It was summer. I was five years old, and my mother had taken me to a park in Chattanooga, the town where I grew up, to paint banners for a kids’ parade taking place later in the week. I was on my hands and knees in the grass, smearing tempera paint over rolled-out expanses of white kraft paper, but my heart was elsewhere. It lay across the field and under a pavilion where a swarm of other kids—older kids—were tumbling on floor mats, juggling and clowning, teetering across low-slung tightropes. They were all a blur of giggles and flailing limbs and bright colors. They were having so much fun.
They were at circus camp.
I saw them perform a few days later in the kids’ village at the festival. It’s a hazy memory now, but I know they were all in costume, I know the crowd laughed and cheered for them, and I know all I wanted in the world at that moment was to one day be up on that stage, too.
The circus camp was held every summer, and my obsession was such that I—an infamously impatient child—was willing to wait two whole years until I met the minimum age requirement. But when the summer of my much-awaited seven-year-old eligibility finally dawned, so did tragedy: The man in charge of the camp had moved the operation to Europe somewhere—Brussels, maybe? It didn’t matter. I had waited more than one-fourth of my life for circus camp, and now it was gone.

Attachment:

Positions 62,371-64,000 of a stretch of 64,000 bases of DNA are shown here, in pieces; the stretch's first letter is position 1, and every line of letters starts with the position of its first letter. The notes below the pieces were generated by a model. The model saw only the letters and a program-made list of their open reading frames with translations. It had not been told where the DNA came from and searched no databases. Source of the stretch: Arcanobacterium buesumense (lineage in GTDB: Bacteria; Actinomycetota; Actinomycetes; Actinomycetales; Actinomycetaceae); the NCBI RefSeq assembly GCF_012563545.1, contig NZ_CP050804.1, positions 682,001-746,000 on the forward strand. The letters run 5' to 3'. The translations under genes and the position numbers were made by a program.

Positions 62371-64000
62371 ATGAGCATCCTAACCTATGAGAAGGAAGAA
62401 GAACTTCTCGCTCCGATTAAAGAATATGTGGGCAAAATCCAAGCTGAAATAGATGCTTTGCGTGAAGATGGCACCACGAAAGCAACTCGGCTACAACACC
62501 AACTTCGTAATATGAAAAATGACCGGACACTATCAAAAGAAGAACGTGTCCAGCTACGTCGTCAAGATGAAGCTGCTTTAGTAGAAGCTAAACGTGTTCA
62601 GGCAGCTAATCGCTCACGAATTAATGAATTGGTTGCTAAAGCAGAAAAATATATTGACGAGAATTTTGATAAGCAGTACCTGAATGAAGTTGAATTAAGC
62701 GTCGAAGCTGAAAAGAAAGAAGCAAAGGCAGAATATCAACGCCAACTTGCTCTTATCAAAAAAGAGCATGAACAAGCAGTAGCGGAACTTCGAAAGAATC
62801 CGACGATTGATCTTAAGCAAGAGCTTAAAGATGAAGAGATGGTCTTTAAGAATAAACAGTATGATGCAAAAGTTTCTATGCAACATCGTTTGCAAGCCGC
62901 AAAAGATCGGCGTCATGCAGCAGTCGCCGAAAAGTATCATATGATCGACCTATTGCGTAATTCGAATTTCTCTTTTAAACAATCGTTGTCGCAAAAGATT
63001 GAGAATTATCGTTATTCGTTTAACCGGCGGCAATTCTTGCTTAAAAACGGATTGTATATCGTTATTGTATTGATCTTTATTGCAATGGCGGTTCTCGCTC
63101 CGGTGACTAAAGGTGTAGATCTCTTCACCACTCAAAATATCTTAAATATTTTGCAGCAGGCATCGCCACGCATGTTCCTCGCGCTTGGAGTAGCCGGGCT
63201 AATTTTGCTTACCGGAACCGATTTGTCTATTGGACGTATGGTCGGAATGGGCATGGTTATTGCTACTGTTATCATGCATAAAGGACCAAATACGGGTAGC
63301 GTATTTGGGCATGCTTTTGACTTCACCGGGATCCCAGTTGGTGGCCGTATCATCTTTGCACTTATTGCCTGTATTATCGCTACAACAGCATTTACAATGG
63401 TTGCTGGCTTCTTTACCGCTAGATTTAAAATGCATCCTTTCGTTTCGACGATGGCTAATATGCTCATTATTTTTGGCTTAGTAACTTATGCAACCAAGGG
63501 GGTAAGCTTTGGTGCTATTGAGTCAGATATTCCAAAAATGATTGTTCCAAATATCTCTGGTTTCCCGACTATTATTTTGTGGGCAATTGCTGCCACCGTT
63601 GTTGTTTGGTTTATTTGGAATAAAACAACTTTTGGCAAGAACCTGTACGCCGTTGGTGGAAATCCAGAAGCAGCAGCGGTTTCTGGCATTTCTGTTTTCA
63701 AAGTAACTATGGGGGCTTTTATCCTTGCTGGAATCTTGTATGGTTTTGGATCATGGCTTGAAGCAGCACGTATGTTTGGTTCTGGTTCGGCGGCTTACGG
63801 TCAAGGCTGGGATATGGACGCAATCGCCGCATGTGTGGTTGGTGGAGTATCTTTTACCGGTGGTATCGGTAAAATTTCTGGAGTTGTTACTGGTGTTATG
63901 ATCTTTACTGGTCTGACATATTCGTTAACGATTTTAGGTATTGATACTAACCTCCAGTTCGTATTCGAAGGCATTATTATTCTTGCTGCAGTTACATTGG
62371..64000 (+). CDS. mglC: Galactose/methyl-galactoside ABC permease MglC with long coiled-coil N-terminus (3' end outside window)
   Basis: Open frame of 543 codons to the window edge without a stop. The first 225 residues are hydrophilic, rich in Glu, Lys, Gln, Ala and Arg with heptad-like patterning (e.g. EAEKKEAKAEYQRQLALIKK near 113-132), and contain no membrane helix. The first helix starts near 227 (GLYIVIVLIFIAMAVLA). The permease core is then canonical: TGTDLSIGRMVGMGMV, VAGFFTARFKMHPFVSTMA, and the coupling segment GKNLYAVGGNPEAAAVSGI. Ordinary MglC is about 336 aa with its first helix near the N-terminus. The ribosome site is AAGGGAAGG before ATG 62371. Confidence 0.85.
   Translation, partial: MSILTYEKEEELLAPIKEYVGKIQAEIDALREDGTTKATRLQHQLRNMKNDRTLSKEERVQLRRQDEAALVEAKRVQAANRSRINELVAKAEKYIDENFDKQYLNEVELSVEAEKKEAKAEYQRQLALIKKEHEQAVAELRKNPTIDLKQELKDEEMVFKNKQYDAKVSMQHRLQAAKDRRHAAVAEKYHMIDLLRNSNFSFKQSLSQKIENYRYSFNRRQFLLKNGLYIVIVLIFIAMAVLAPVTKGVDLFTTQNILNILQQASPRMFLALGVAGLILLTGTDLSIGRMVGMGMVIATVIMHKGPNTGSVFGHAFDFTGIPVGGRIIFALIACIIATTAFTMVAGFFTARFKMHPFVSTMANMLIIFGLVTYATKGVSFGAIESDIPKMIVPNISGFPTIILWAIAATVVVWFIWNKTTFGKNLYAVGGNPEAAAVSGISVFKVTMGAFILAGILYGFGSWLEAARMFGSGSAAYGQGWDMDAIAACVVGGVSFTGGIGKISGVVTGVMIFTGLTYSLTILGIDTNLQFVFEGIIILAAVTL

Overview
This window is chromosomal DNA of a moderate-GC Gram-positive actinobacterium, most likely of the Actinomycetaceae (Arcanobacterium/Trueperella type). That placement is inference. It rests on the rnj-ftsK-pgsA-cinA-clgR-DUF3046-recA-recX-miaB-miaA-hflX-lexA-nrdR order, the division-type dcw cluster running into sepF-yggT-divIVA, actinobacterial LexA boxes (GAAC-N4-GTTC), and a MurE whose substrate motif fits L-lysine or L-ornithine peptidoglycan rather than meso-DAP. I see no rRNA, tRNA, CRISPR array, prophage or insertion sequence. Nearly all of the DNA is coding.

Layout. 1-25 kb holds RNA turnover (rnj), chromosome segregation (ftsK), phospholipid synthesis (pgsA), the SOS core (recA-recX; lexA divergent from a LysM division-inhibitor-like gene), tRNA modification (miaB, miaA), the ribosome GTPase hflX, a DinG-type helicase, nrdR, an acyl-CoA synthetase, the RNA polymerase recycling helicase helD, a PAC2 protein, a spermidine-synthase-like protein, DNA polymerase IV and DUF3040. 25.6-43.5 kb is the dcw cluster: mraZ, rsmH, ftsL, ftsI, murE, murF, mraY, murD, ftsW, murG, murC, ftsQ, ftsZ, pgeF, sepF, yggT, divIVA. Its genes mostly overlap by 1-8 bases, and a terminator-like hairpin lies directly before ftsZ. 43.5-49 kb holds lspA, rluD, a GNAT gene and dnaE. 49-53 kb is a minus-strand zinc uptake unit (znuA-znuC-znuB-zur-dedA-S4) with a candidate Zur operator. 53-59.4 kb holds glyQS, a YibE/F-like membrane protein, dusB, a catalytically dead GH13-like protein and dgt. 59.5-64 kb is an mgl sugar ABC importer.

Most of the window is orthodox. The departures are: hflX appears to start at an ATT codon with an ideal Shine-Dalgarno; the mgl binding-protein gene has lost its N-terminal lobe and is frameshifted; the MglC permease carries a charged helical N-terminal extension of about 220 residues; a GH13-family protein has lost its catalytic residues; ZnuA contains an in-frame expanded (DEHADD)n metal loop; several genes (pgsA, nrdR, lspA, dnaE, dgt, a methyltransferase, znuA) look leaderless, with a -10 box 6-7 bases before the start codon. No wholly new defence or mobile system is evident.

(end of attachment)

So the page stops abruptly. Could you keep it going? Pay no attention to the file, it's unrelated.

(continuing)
I shunted the disappointment deep into my soul, where it lay dormant for the remainder of my childhood. I grew up, kind of. I went to college. I moved to Decatur. And it was here that a mural on the side of a building on East College Avenue called to me. “CIRCUS CAMP,” it read in bold, childish scrawl, buttressed by clown faces and an arrow pointing down a side street to the wonders beyond.
It was unrelated to the circus camp of my youth, I knew. But I felt like it was daring me—to nab some glimpse of what might’ve been, to seek revenge on my thwarted dream, or to at least finally disabuse myself of the nagging notion that, if given the early exposure I’d so craved, I might now be making my profession not as a stumbly writer but as a glittery, spandex-swathed acrobat swinging from the ceiling at every Cirque du Soleil show from here to kingdom come. I needed to know what I’d missed, needed to gauge the depth and width of this particular gaping hole in my existence.